On Sunday night Russell Wilson became the first former Wisconsin quarterback to start in and win a Super Bowl, and you better believe Wilson’s achievement will affect more than just the city of Seattle.

Wilson, who threw for 206 yards, two touchdowns and no interceptions in Seattle’s 43-8 win over Denver, was one of four former Wisconsin football players — Seattle’s Chris Maragos and O’Brien Schofield and Denver’s Montee Ball — to be playing in the Super Bowl.

With four Badgers playing in the game, along with former Wisconsin quarterback Darrell Bevell calling the plays for Seattle as the offensive coordinator, Wisconsin’s football program received a lot of free publicity that will make a difference in the program’s national recruiting efforts.

Once the Seahawks beat the San Francisco 49ers in the NFC championship game, stories started to flood the Internet that Super Bowl XLVIII would also act as a “Badger Bowl.”

Wisconsin gained national attention with stories coming from ESPN, Sports Illustrated and the Chicago Tribune, among many others, that took notice that there would be no shortage of Badgers in East Rutherford, N.J. on Feb. 2.

But beyond the personal achievements of the former Wisconsin players reaching the pinnacle of professional football, the media attention the University of Wisconsin received became a major boost to the program’s national image, something that isn’t lost on Wisconsin athletic director Barry Alvarez.

“I have to admit, it doesn’t hurt with all the kids you’re recruiting,” Alvarez said in an interview with Sports Illustrated. “Anybody who has dreams of going on to college football and then playing in the NFL, just watch the Super Bowl. It’s like free advertising for us.”

Anything that can boost the perception of Wisconsin sending players to the NFL is a good thing for the program. UW isn’t necessarily seen as a program that gives a player an above-average chance of breaking into professional football like teams like Alabama, Texas or USC.

Before a few seasons ago, Wisconsin had no alum that went on to become marquee NFL players, instead it may have been more famous for producing one of the bigger busts at the running back position with Ron Dayne’s struggle to produce at the next level. But now with the likes of JJ Watt and Russell Wilson grabbing the attention of the national eye, the Badgers’ NFL brand is growing.

In the past, Wisconsin wasn’t seen as a place for players to go, outside of offensive lineman, if you had dreams of taking the NFL by storm. UW holds more of a mantra of a place that recruits players that fit into its system and become solid and consistent collegiate players that no one outside of the state will know about but still play an important part in the team’s success.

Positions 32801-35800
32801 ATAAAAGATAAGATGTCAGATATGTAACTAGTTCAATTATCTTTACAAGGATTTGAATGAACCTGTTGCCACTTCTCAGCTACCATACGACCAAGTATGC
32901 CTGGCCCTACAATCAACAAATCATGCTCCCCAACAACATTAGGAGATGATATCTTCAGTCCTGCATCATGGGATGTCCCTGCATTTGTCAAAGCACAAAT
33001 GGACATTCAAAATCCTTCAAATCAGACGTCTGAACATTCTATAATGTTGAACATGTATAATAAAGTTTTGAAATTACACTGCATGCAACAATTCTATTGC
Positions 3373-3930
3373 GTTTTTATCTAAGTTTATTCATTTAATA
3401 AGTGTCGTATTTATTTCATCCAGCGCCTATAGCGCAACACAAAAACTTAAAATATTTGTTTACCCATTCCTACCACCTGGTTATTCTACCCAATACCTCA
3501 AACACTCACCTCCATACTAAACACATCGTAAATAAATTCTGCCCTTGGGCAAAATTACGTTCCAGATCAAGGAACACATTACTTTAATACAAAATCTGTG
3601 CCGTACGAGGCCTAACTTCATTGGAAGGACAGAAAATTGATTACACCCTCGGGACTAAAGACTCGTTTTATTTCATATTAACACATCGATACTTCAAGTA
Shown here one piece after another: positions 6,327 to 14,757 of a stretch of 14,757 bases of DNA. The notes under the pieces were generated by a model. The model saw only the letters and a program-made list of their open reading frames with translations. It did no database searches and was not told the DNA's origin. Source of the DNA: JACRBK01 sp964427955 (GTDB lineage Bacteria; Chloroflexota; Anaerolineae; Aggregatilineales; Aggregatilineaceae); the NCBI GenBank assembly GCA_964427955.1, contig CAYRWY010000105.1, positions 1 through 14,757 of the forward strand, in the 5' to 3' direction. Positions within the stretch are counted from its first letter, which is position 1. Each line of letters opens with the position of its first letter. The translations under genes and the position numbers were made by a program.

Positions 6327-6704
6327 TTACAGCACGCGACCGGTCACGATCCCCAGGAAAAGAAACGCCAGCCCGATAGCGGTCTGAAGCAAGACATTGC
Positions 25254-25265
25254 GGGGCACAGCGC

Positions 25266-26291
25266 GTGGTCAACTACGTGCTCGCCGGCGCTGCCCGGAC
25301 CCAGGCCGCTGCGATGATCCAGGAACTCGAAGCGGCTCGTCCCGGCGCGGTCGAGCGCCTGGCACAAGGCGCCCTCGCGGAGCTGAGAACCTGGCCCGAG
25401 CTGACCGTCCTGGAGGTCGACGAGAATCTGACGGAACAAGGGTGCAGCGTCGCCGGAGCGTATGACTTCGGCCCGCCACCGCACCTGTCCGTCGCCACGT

Much like the Wisconsin men’s basketball team that takes so called “no name” players and develops them to fit the system, they play an important role in the team, graduate and move on with their lives, UW may suffer from that sort of perception. Not that it can’t sign highly rated recruits — I am aware who Melvin Gordon is.

About a month ago, Wisconsin lost out on the recruiting battle to get five-star running back Joe Mixon, who chose Oklahoma, although Wisconsin was in his final three schools. Not that having a bunch of players in the Super Bowl is going to automatically change the fortunes in recruiting campaigns like this, but again, it can’t hurt. A major selling point Oklahoma offered Mixon was the fact that Minnesota Vikings running back Adrian Peterson is his favorite NFL player and Peterson played for the Sooners in college.

So who’s to say there isn’t a young quarterback somewhere who watched Wilson win the Super Bowl and accept the Lombardi Trophy with the class that he has exhibited throughout his entire football career, tabbed him as his favorite player and will follow in his footsteps to Wisconsin?

The fact is that former Wisconsin players’ success in the NFL translates into a stronger brand, which widens the recruiting net. One of the first things up and coming football players are asked is “Who is your favorite player?” or “Who would you say your game is similar to?” You have to believe Wilson gained some more young fans Sunday night that will strive to reach the heights he met in MetLife Stadium.

Wisconsin was already starting to make strides at the recruiting end after reaching three-straight Rose Bowls, but now with recognizable names and one fresh Super Bowl ring, the Badgers’ recruiting list may have just gotten a little longer.